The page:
Thanksgiving: turkey

The wife and I got a Thanksgiving e-card last week, one of those Jacquie Lawson things in which the pumpkin’s scooped out to make a pumpkin pie; it gets baked, and a slice with whipped cream is available. And on the top a message saying, “Happy thanksgiving!

Well, you can’t really read much of the enclosed message, only three lines at a time. This one says:

Happy Thanksgiving everyone!
Both because we’ll be busy over the next few weeks,
and because i am not sure how frequently everyone
on the list checks their email, I am sending this out

As we approach Thanksgiving we realize that we are
very thankful that some of the ancesters of all of
our Jewish friends had refused to acknowledge and
accept that Jesus Christ was, is and always will be
the Messiah – our Lord and Savior. By their denial,
we gentiles were invited ‘in’.What incredible mercy
and grace to know that we will now not perish
whenever the world as we know it ends, but that as
long as we have admitted we are sinners, asked for
forgiveness; repented and continue to be believe on the
Lord Jesus Christ, that we will be saved from the
firey lake…when the judgment day comes. We are
thankful to them – and to Him.
Much Love to all,

(The spelling is in the original.)

I was floored. Not only was it amazingly, and almost gleefully, anti-Semitic, it was also theologically daft. In the Bible I read, Jesus came, was crucified and was resurrected so that everyone, Jew and Gentile, could follow. Whether or not Jews 1900 years ago accepted or didn’t accept Jesus as the Messiah is utterly irrelevant.

This would be less problematic if it didn’t come from people we need to deal with on a regular basis. Oy.
I went food shopping for Thanksgiving on Saturday with the daughter. There were only a couple little wrinkles:
1. I lost the shopping list. Must have set it down when I put on my hat, as I found it as soon as I got home. So I forgot about a third of the items on the list, by count but not by cost.
2. I forgot the discount card from the store. This is not insignificant, as it cut the cost of the turkey in half. So I kept on shopping and counted on the kindness of strangers, in particular, one stranger in front of me in line, to use HIS card, and that worked.
And the third problem, this one not entirely of my making.
3. I had one of those personal metal shopping carts to wield the food home. Unfortunately, one of the wheels came off in the parking lot. This had happened before and was fixed, but evidently, not adequately. Thus I’m holding up the cart where the wheel should be, and three days later, my back is STILL aching from the trip. I should note that the daughter had another cart, and she was very helpful.



Wrestling Boxing Day, I’m coming out of a convenience store. A young woman is coming in, so I hold the door open for her. A young man, coming from a different direction, follows her in, saying “Ummm, sexy THAT!”

This led me to posit several questions:
1) Was he talking to her, or more to the universe at large?
2) Was she offended, delighted or what? (I was waiting for a bus, and I could have gone and asked her, but thought the better of it.)
3) Does that kind of line actually work on some people?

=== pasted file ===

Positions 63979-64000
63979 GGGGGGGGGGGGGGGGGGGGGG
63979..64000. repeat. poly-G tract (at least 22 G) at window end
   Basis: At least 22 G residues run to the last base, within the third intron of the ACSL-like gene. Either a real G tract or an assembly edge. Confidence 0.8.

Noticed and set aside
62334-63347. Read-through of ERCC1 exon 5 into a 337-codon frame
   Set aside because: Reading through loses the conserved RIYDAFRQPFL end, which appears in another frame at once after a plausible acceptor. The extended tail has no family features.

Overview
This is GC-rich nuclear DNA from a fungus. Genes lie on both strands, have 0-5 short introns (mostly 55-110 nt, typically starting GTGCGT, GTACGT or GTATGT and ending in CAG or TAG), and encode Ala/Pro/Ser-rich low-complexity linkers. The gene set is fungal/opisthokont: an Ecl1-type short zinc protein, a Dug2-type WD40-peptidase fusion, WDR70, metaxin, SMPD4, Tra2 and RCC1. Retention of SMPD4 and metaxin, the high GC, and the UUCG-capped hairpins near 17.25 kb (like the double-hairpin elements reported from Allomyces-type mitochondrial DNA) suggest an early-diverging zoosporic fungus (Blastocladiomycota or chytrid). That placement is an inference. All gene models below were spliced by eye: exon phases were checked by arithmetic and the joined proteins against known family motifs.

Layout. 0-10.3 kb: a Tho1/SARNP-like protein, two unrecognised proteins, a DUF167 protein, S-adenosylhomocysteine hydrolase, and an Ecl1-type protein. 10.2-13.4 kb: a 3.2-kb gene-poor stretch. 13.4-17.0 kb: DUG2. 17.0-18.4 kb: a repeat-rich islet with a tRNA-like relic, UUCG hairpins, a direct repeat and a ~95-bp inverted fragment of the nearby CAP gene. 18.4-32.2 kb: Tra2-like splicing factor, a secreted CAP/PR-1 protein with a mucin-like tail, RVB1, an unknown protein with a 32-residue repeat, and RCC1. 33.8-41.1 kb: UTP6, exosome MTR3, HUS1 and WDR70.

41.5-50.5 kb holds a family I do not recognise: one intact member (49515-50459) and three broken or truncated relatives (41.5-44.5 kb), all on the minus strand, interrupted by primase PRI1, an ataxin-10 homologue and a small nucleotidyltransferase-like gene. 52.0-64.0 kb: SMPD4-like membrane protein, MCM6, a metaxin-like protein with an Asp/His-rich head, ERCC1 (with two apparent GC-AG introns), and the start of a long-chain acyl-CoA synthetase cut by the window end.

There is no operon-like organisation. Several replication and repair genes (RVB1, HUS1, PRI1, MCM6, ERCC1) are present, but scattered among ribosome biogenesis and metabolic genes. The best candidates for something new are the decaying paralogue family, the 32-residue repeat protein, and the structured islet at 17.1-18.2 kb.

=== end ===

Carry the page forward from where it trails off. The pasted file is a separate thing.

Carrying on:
I never had a “line”, as far as I am aware. Sometimes I would do stuff (throw peanuts in someone’s beer, play air guitar), but smooth talking, I didn’t do.

So, I’d like you to answer question #3 above (and #1 and/or #2, if you have some insight). Additionally, I’d be interested in what kind of lines you’ve tried, and whether any of them actually worked.

I’m interested to know your gender, approximate age, and sexual orientation to see if it differs.
a guy I know and his brothers singing in three-part harmony.


Little sister

Travel day. Trekking from Lake Placid to Albany.

I need to wish my baby sister Marcia a happy birthday. How long do I get to call her my “baby sister”? FOREVER! She could be 90, but she’ll still be my “baby sister”.
I’m the eldest of three children. I have two sisters younger than I. If I had two siblings of different genders, I’d have a “younger brother” and “younger sister”. But with two sisters, describing the middle child, Leslie, is more difficult. “The elder of my two younger sisters” is about as terse as I can get. But “baby sister” is deliciously precise.

Speaking of relations, Marcia, Leslie, and I have NO first cousins. That’s because both of my parents are only children. We’d hold our grandparents responsible except that none of them are still alive.


Which got me thinking, what’s this “removed” thing when it comes to cousins? This chart may help.
I know my sisters’ daughters, and Carol’s brothers’ daughters are my daughter’s first cousins.
But most genealogical types suggest using the grandparent as the marker. So, all of the people who are the grandchildren of my mother and Carol’s parents are Lydia’s first cousins. (The same people, but a different way of looking at this.)

“Removed” means that two people are from different generations. “Once removed” signifies that there is a difference of one generation. So, my mother’s first cousins are my first cousins, once removed. “Twice removed” means that there is a two-generation difference. Thus, my grandmother’s first cousins are first cousins, twice removed.
And my mother’s first cousins’ kids are my second cousins, because we share a common GREAT-grandparent, and are of the SAME generation. Got that? NO? Then go here and then explain it to ME!

This “same generation” concept is particularly tricky in my family’s case. Leslie’s daughter Becky is 26 (and recently married – congrats to you and Rico), Marcia’s daughter Alex is 14, and my daughter Lydia is 1. But Becky, Alex, and Lydia are of the “same generation”.

Yet another curve in having a child at 50.

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